"Gimme Shelter," a ripped-from-real-life story of a pregnant teen's journey toward hope, is filled with very good intentions, very bad dialogue and a surprisingly affecting turn by its star Vanessa Hudgens.
One of "High School Musical's" breakout stars, Hudgens chops off her hair and adds 15 pounds to her frame to help bring a believable grit and a tough exterior to the young teen.
Following Hudgens' standout turn as a college girl gone bad in 2013's cult hit "Spring Breakers," it seems as if the actress is starting to find her footing as someone to be taken seriously. Unfortunately, the rest of the film collapses around her with some of the most hackneyed moments imaginable.
Ronald Krauss, who wrote and directed the film, initially intended to make a documentary about Kathy DiFiore, whose Several Sources Shelters have long helped the homeless and the hopeless get back on their feet. After a year living at one of her shelters, he decided to do a narrative film instead.
Whatever medium the filmmaker works in, Krauss is a man on a mission. His 1998 short "Puppies for Sale" is about a boy and a dog with a hip defect; 2000's "Rave" focused on the dangers of that drug-driven scene, and 2010's "Amexica," his last, dug into human trafficking along the border. There is a little more surety in the directing of "Gimme Shelter," but not enough to help it survive the predictability of the plot, which remains Krauss' Achilles' heel.
The film opens with Hudgens' Apple cutting her hair to make her escape from a drug-addicted and abusive mother, played by a dirtied-up Rosario Dawson. But the scene's logic cracks apart immediately when Apple passes her mother on her way out the door.
The teen hopes that the father she's never met might step in and rescue her. A Wall Street broker, Tom (Brendan Fraser) is flush with money and guilt. When she turns up at his posh suburban home, he takes her in. But with a resistant wife and a growing family, it is no surprise that there is friction in the house.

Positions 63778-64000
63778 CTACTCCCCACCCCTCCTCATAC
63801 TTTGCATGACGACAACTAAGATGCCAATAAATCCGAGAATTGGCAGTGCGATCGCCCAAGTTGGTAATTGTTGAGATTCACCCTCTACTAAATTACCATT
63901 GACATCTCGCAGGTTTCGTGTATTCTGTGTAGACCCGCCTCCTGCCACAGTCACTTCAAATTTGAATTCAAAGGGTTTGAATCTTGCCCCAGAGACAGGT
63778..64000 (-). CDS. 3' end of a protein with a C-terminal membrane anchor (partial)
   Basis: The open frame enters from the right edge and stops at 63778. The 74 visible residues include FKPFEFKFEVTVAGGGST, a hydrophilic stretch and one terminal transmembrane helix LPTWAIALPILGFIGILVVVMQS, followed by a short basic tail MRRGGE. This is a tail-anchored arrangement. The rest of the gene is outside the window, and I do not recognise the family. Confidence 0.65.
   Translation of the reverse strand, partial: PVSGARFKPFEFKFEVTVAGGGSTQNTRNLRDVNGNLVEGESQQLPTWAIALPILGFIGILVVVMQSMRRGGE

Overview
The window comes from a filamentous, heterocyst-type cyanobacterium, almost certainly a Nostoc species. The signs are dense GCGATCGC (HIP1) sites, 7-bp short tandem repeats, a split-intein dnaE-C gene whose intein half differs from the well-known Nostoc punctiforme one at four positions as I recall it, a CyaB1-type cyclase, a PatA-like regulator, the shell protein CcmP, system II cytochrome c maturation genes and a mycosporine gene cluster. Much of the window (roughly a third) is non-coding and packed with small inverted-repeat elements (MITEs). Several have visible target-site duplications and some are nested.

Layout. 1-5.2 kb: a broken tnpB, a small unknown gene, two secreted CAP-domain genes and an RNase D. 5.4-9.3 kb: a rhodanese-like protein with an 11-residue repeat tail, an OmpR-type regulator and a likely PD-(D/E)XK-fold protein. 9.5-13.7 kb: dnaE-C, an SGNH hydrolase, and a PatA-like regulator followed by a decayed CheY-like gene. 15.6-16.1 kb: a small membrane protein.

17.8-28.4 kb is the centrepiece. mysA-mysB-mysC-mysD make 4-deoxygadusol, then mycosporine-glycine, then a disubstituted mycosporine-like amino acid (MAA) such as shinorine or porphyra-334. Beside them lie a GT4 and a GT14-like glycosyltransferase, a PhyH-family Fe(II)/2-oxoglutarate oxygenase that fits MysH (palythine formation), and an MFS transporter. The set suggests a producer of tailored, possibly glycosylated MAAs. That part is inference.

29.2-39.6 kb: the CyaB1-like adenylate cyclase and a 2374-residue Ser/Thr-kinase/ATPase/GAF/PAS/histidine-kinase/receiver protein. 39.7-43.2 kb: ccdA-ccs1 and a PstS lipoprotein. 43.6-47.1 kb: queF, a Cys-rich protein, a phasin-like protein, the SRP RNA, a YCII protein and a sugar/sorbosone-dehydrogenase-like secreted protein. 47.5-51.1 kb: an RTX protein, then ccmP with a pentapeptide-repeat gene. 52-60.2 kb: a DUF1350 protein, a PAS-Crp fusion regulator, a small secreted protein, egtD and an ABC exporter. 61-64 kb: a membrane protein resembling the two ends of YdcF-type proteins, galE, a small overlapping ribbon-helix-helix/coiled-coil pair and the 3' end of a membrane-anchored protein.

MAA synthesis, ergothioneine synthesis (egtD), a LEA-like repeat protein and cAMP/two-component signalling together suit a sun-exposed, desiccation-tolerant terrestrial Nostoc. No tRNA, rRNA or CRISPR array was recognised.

Fraser brings a kind of helpless sensitivity to the role, his face carrying a constant apology. But his character is left with so little to do it represents one of many missed opportunities to bring some real meaning to the film. (In a noteworthy gesture, the actor donated his salary to DiFiore's nonprofit.)
A beating by street thugs lands Apple in a hospital, where minister Frank McCarthy (James Earl Jones) offers a little wisdom and a lifeline. It will take a few more ups and downs and angry exchanges with just about anyone who comes in contact with Apple for her to grab it.
There are no surprises as the girl makes her way to the shelter, where emotional, educational, physical and spiritual rescue awaits. Ann Dowd plays DiFiore, and some of the girls in the film are real residents.
Hudgens makes the most of her time on screen, digging deeper than she has in the past to unearth the rocky emotional core of a troubled teen. There are moments of vulnerability and indecision in her performance that begin to illuminate the serious issues facing kids in such straits. Those moments are fleeting. What sticks in the sense that the actress is on her way to making a mark.
MPAA rating: PG-13 for mature thematic material involving mistreatment, some drug content, violence and language — all concerning teens
Running time: 1 hour, 41 minutes
Playing: In general releaseCopyright © 2014, Los Angeles Times